Monday, October 13, 2014

The Truth About Eating Disorders and Yoga

The Truth About Eating Disorders and Yoga
Catherine Cook-Cottone

The Truth About Eating Disorders and Yoga: that is the title of a recent piece in Yoga Journal. I have been researching eating disorders and yoga interventions for over 10 years (see my research page here When I read, what I believe was a well-intentioned article; I was conflicted about it. I was very happy this important topic was brought to light. However, I was also somewhat confused by the content and disheartened (read the article here

I imagined what I might think as a parent of someone who was struggling with an eating disorder or a care provider trying to decide if patients should be encouraged to do yoga or not. From this perspective, I worry that the article might have been discouraging, framing yoga as a risk for patients. Most certainly, the highlighting of a tragic story of parents finding their daughter dead, in a yoga pose, was alarming and I would guess terrifying for parents with a child who is struggling.  For weeks, I have thought about it, reflected on it, and wondered if I should write about it. Many people have commented and blogged about this article. At this point there has been no voice, among the many, representing what is known in the research. I decided to write.

I have spent years in academic study pursuing the truth about yoga and eating disorders. I am careful, cautious, and in serious study. This line of inquiry matters to me for many reasons. I hope that someday we will get close to the truth. I know that finding truth will take years, perhaps decades, and likely careers to discover.

My take on the article by Chelsea Roff (read more about Chelsea Roff here was that her intentions were good. I have watched her journey across media channels. She most certainly is an inspiration and is doing very important work. I applaud her breakthrough effort to bring attention to the risk some practitioners bring to yoga class. Also, I think her article, critically, calls attention to the importance of watching for practitioners who are struggling. In addition, I hope her article inspires the industry to integrate screening for risk into teaching/studio guidelines, teach a protocol for intervening during our training programs, and encourage studios to have policies related to those at risk. 

The TRUTH is…

My first concern is with the title. As an academic, I am part of a group of individuals who work decade after decade in pursuit of-- what use of the scientific method guides us cautiously toward-- “the truth.” Practice guiding conclusions are made only after a foundation of theory (i.e., theory papers and qualitative studies), exploration of ideas and experiences among individuals (i.e., clinical case studies), pilot studies, controlled trials, randomized controlled trials, replication-- and eventually-- works that aggregate many studies (e.g., systematic literature reviews and meta-analyses). Even then, we speak in terms of “the evidence suggests that___,” or “current research indicates that____,” etc. The word truth holds a scared place. Years of discovery and rediscovery have taught us that, perhaps, we only get glimmers of truths and-- most certainly-- it is only together that we get close. That is, we carefully read and review the work that has been done, honor and cite those who have done the work, and base our current assessments and cautious guidance on what is known- empirically known.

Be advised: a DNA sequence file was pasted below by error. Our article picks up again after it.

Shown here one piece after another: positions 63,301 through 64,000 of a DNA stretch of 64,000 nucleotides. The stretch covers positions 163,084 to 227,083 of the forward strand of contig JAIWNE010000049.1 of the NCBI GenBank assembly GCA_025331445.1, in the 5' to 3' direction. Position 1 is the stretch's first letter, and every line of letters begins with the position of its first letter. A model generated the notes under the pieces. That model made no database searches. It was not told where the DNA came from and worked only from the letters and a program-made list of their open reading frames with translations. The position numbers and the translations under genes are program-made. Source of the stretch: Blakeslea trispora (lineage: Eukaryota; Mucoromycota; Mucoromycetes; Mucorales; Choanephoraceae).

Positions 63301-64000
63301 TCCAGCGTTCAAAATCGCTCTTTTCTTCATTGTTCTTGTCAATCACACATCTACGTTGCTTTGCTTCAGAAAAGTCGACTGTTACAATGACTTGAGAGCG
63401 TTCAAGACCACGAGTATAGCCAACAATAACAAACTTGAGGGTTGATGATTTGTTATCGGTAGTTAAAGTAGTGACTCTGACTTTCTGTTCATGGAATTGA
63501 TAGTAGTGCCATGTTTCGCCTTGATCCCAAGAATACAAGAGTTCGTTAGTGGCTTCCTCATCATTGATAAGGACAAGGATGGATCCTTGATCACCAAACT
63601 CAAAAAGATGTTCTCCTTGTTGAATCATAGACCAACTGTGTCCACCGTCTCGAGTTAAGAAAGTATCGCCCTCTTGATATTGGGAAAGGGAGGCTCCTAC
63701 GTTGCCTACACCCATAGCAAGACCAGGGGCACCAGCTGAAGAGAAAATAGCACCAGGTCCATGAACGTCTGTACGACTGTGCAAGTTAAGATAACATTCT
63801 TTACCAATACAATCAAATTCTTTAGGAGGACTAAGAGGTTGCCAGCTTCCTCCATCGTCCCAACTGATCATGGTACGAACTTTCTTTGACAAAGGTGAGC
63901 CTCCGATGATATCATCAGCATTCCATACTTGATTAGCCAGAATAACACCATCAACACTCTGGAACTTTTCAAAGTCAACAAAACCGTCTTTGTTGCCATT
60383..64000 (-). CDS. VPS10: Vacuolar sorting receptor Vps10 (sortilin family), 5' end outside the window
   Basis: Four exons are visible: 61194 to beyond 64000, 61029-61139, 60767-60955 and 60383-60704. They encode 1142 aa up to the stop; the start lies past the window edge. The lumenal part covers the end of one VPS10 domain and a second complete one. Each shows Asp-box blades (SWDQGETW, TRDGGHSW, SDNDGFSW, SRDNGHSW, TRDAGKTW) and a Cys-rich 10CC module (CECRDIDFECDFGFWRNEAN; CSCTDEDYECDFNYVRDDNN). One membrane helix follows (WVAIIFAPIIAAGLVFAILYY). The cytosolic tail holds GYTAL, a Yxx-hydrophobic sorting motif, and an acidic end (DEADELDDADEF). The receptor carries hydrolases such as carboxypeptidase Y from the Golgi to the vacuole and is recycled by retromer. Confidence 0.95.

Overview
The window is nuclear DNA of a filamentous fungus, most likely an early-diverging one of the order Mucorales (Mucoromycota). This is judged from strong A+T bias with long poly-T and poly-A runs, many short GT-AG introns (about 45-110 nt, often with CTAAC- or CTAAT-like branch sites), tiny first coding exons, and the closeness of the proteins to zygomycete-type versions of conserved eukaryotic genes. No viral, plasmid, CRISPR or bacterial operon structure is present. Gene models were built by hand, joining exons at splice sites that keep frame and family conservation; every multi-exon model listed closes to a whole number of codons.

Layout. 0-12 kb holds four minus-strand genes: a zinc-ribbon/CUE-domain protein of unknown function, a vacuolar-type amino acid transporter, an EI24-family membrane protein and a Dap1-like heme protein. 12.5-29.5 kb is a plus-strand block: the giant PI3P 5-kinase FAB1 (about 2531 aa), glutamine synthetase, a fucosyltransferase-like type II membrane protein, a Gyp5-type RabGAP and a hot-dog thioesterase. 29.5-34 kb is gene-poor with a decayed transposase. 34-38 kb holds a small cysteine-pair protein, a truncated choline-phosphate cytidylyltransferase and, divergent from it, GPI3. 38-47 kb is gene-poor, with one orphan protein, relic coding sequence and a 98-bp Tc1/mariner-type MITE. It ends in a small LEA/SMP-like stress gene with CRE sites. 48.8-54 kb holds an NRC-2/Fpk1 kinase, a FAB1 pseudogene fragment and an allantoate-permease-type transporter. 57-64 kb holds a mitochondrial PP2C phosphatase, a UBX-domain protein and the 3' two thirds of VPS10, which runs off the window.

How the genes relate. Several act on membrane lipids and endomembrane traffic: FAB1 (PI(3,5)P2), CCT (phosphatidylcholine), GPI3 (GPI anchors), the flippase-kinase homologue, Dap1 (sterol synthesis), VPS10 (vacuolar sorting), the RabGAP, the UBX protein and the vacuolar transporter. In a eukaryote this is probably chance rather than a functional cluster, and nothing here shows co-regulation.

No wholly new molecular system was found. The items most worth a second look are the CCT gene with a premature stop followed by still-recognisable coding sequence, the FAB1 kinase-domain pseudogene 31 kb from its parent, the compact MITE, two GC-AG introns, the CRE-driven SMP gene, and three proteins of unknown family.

A More Careful Review of the Literature

Given that context, I would argue that we do not know the truth about yoga and eating disorders. Here is what we know- right now. Please note- we don’t know that much at this point.

Early studies were correlational. That means that participants were likely given a survey that asked a lot of questions about yoga, eating disordered behaviors, eating disorder risk factors, etc. Researchers then ran the data to see what went with what. For example, did yoga correlate with lower rates of eating disordered behavior and risk factors?

In an early study, Daubenmier (2005) found this:

  • Yoga practice is associated with greater awareness of and responsiveness to bodily sensations, lower self-objectification, greater body satisfaction, and fewer disordered eating attitudes.
  • As predicted, yoga practitioners reported more favorably on all measures. Body responsiveness, and, to some extent, body awareness significantly explained group differences in self-objectification, body satisfaction, and disordered eating attitudes.

Some of the research that Roff referred to in her article was done by Neumark‐Sztainer and colleagues. Here are findings from a study published in 2011. This was a survey study that combined yoga and Pilates in one category and analyzed data accordingly. This information is directly from the study: